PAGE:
NEW ORLEANS (AP) — Federal judges in Louisiana and Texas continue to chip away at Biden administration COVID-19 vaccine mandates.
The latest of the piecemeal blows to the vaccine mandates came Thursday in lawsuit filed by Louisiana, Indiana and Mississippi. In that case, U.S. District Judge Dee Drell in Alexandria, Louisiana, declined to block a requirement that all employees of federal contractors get vaccinated — noting that there is already a nationwide block on that mandate issued by a Georgia-based federal judge.
But Drell did issue a preliminary injunction blocking the mandate in federal contracts or grant agreements between any of the three states and the federal government. He said Louisiana, Mississippi and Indiana have nearly $100 million in contracts with the federal government.
And he cited testimony that the University of Louisiana at Lafayette faced the possible loss of a National Institutes of Health grant if it did not impose the mandate on employees; and that an employee of the university feared the loss of her job if she declined the vaccine for religious reasons.
“This ensures Louisiana will remain protected if the nationwide injunction is overturned,” Louisiana Attorney General Jeff Landry said on Twitter after Drell’s ruling.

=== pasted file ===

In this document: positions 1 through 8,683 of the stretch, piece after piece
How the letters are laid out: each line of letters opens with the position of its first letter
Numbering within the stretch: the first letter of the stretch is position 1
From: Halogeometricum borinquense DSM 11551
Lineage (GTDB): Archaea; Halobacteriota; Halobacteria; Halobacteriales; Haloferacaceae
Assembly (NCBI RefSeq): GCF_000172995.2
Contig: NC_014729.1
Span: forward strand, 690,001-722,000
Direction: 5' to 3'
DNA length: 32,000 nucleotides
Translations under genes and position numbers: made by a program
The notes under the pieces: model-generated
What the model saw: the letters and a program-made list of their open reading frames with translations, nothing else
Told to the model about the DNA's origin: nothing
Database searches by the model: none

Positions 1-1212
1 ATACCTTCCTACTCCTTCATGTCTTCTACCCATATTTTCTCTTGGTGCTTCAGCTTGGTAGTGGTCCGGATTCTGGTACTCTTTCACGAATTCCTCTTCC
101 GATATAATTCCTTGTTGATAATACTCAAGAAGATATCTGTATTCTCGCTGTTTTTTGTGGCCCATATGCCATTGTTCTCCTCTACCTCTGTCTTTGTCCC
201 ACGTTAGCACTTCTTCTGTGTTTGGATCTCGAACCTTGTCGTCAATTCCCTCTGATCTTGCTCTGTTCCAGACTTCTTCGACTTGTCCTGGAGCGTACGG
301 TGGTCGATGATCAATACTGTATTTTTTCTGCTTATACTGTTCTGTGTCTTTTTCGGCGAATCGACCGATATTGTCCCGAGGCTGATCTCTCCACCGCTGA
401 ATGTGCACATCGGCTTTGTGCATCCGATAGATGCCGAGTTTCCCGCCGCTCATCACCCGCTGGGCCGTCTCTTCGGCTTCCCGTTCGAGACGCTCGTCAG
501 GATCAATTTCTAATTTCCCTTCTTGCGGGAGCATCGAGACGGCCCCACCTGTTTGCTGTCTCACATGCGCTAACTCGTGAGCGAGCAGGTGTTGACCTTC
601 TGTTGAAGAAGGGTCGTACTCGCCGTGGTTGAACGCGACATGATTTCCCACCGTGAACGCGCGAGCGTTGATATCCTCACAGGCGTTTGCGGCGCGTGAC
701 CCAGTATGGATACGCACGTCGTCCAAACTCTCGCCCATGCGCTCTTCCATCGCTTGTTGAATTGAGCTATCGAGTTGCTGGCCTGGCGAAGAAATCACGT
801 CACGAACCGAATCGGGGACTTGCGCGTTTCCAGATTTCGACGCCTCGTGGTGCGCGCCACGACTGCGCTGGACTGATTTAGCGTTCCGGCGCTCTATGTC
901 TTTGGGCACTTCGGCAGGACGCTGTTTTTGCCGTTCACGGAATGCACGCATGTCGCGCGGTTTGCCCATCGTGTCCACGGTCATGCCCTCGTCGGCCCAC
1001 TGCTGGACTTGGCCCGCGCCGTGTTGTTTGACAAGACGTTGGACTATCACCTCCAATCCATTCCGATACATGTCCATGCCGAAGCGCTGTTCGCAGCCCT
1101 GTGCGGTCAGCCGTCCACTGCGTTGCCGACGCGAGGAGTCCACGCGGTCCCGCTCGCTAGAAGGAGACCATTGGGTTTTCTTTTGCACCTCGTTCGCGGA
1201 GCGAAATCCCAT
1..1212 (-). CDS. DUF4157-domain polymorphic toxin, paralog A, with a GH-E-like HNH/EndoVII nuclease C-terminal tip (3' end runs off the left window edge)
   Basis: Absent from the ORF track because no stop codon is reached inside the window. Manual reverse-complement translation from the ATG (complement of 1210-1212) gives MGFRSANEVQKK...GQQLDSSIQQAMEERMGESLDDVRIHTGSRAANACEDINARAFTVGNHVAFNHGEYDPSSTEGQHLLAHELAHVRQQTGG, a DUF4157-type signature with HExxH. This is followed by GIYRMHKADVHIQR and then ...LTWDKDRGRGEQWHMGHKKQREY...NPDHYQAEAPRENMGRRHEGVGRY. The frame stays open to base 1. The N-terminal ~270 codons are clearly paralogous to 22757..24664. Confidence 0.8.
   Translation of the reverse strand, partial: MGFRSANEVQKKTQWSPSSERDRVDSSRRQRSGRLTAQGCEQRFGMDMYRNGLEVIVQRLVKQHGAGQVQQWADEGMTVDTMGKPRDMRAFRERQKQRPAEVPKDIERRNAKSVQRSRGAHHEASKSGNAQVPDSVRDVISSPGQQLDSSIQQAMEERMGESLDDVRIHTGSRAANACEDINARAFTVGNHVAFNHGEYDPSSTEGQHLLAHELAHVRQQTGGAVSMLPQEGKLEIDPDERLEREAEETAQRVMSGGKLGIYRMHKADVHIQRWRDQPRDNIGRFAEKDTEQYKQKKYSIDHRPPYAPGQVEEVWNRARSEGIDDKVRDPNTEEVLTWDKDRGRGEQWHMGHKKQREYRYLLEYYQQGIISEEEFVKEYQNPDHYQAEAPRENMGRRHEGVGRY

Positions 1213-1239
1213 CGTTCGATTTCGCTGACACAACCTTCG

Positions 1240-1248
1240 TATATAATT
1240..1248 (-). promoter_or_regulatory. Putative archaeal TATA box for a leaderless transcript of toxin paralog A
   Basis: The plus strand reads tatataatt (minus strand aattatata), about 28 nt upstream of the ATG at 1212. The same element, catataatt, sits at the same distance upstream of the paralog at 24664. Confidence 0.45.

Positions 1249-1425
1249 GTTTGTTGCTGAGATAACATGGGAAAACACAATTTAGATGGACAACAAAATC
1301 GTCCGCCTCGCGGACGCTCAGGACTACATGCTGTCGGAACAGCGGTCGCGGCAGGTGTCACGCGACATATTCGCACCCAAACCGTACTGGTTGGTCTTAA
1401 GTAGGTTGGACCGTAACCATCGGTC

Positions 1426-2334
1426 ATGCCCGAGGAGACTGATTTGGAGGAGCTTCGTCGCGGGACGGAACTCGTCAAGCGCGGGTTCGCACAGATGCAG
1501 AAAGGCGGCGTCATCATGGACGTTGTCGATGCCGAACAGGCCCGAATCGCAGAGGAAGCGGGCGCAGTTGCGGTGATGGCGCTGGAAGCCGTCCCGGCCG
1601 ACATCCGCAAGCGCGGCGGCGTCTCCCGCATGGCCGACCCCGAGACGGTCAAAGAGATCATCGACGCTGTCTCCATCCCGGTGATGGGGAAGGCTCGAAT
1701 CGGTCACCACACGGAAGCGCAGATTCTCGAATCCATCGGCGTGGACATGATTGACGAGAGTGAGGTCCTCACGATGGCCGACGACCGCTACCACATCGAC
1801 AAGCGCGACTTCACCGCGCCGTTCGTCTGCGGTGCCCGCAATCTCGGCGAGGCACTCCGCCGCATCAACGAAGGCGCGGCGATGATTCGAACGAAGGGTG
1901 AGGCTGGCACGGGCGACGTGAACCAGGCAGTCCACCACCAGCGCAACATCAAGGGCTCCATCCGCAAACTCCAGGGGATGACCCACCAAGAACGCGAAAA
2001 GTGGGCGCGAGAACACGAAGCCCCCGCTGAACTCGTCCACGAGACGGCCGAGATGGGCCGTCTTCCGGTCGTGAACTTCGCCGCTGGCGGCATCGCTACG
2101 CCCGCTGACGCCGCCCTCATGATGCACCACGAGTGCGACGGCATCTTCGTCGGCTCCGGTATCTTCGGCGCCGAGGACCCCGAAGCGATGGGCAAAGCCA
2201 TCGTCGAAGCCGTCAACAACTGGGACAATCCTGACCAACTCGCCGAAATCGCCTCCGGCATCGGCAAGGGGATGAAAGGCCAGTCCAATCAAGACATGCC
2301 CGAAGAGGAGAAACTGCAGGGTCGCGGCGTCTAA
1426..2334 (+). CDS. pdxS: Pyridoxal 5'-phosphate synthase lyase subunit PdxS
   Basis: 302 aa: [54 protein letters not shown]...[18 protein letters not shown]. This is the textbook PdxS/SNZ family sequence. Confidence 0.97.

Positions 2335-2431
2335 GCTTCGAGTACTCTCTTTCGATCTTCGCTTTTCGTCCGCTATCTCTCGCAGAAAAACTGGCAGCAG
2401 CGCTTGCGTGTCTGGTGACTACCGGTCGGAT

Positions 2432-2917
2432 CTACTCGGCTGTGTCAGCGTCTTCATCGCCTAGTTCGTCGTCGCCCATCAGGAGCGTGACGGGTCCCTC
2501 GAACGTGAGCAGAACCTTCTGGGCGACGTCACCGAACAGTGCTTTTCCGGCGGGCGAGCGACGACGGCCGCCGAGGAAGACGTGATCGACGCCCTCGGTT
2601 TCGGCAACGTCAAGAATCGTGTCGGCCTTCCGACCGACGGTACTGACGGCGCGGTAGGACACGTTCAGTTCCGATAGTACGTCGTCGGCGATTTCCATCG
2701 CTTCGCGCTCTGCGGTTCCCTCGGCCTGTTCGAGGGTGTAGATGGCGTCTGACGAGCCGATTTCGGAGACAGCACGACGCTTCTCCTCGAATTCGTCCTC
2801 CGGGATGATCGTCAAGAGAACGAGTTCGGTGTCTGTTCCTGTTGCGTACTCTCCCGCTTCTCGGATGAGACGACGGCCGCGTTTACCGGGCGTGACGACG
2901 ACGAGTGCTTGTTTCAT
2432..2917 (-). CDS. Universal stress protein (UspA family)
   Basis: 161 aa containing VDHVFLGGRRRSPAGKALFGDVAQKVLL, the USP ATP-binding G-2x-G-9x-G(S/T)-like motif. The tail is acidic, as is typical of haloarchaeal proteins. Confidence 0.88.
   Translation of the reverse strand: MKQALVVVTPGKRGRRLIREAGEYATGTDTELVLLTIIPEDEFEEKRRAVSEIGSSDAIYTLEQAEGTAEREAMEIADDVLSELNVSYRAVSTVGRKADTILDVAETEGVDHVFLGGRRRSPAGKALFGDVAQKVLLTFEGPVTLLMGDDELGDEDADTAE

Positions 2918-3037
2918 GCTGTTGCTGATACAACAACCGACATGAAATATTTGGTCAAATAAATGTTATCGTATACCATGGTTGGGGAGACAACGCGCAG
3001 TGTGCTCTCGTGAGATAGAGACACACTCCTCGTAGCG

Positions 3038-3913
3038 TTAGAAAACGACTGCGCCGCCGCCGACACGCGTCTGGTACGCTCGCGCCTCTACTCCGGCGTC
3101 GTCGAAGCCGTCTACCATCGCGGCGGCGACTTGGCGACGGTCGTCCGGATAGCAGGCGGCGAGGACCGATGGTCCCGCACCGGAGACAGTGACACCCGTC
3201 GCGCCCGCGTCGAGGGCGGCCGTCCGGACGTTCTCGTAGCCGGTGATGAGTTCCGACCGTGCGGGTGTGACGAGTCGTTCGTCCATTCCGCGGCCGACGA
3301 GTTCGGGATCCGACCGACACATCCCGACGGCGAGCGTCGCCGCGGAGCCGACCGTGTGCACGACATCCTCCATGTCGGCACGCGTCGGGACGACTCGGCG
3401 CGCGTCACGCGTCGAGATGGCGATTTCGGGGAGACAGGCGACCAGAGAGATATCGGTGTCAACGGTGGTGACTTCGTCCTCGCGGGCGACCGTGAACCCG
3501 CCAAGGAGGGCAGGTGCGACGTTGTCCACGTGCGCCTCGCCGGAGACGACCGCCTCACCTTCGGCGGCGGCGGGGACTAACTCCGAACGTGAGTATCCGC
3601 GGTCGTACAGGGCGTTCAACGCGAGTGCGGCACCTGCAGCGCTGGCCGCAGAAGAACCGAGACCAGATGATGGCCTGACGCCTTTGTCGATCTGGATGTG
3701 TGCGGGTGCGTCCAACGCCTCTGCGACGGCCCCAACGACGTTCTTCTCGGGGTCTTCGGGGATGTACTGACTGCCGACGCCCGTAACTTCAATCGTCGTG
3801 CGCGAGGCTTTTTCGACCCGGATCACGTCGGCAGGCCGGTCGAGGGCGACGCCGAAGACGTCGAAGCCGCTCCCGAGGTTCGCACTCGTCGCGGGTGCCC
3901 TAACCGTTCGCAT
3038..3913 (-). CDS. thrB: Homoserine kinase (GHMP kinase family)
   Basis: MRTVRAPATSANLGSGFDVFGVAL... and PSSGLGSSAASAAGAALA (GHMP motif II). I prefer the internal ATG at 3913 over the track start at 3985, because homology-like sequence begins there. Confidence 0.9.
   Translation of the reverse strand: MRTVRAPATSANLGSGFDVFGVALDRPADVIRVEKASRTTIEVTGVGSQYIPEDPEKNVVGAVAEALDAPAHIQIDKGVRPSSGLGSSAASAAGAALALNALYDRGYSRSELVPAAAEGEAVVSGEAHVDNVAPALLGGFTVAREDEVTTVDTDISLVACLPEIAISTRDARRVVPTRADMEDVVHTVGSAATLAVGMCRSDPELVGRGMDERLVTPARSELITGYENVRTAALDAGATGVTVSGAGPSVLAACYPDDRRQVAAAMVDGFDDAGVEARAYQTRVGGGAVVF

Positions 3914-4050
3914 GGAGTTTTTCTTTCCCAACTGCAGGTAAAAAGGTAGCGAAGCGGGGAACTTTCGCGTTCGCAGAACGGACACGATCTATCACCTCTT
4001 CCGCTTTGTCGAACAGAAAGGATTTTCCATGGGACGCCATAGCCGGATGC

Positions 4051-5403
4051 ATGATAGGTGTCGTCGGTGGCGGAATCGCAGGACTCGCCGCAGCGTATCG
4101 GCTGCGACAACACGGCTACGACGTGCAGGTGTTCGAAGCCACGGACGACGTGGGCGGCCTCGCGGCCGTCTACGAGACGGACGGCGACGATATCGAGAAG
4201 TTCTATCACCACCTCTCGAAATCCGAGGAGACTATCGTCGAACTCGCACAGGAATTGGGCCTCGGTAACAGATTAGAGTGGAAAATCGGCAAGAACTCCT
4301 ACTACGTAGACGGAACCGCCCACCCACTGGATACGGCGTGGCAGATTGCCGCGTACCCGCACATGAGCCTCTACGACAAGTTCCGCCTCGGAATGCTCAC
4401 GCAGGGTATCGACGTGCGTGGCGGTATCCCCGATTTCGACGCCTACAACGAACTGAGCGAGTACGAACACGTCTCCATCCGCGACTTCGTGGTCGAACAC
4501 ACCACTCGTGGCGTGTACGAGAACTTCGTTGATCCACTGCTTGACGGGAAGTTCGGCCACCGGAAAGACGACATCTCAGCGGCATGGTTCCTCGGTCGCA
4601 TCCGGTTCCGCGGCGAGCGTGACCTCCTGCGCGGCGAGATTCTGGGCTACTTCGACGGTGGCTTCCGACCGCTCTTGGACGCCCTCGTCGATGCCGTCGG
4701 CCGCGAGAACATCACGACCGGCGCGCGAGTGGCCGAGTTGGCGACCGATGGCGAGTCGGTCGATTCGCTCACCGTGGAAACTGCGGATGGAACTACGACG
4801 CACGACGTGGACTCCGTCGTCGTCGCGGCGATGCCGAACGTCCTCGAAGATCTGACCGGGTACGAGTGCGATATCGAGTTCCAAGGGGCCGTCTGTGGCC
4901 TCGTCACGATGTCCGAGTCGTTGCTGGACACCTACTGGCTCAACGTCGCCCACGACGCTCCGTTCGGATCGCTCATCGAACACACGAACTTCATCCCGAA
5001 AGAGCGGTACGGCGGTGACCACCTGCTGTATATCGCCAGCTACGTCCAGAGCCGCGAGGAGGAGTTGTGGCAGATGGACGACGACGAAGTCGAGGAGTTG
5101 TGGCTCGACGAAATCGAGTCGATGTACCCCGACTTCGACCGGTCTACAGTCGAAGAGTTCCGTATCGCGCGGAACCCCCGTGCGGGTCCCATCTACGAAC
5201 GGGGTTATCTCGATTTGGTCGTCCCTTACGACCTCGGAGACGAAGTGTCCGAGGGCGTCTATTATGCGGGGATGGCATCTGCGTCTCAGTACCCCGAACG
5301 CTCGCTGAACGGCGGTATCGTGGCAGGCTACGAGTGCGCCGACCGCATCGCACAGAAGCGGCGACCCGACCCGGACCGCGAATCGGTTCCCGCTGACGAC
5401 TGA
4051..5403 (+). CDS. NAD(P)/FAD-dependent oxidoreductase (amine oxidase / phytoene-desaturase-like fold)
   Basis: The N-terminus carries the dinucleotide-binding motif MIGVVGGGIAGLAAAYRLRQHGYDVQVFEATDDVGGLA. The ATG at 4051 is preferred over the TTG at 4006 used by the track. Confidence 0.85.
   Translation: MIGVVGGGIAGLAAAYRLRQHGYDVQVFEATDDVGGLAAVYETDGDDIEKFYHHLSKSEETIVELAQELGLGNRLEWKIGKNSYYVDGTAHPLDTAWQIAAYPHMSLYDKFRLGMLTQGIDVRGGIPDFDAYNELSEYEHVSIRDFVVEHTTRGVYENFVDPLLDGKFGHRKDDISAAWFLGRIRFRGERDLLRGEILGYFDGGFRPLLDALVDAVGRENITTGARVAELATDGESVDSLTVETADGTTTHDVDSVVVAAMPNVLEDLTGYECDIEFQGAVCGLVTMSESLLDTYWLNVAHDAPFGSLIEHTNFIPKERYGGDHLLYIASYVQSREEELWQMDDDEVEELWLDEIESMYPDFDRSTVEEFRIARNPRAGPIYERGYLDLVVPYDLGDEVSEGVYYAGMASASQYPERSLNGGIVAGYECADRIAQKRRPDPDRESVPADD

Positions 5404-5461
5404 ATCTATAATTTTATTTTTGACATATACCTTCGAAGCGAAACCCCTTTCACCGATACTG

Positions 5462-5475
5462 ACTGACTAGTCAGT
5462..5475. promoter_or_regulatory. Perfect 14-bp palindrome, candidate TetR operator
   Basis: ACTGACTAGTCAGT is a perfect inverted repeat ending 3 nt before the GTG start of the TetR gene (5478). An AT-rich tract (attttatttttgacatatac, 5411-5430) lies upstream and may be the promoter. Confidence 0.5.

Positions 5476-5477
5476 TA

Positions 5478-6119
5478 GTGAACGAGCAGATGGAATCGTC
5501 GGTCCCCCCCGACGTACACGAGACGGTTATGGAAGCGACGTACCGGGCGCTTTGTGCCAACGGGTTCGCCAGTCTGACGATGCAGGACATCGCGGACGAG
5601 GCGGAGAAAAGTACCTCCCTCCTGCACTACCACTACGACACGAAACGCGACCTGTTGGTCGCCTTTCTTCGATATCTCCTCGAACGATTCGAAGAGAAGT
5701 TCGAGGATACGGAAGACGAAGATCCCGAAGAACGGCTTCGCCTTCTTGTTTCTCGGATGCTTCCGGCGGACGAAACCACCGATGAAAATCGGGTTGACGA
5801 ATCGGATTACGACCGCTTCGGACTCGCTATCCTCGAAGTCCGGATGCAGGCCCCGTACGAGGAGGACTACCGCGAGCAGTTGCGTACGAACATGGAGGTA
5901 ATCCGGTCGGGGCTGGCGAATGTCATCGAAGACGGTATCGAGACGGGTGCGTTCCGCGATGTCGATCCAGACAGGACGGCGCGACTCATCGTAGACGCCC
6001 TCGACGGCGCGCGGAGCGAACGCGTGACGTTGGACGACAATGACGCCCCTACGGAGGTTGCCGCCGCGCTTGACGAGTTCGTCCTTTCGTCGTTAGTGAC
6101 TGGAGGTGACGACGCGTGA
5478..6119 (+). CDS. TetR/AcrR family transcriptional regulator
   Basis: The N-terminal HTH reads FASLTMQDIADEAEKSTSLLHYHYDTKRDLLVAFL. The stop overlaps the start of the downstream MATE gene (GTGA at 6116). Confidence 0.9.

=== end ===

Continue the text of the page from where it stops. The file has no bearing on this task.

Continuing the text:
Also, a Texas-based federal judge has issued a preliminary injunction blocking the mandate for health care workers in that state. With that ruling, dated Wednesday, the health worker mandate is now blocked in half the states. The federal Center for Medicare & Medicaid Services has not said whether it will enforce the mandate in the other states.
There had been a nationwide court ban on the health care worker mandate, based on a Louisiana federal judge’s ruling. But a federal appeals court in New Orleans this week limited that ruling to the 14 states that sued in the Louisiana court. A separate ruling in Missouri blocked the mandate in 10 other states. Texas brings the number of states where the health care mandate is blocked to 25.
Associated Press reporter David Lieb in Jefferson City, Missouri, contributed to this story.
This story has been corrected to show in the penultimate paragraph that a ruling by a Texas-based federal judge was dated Wednesday, not Tuesday.
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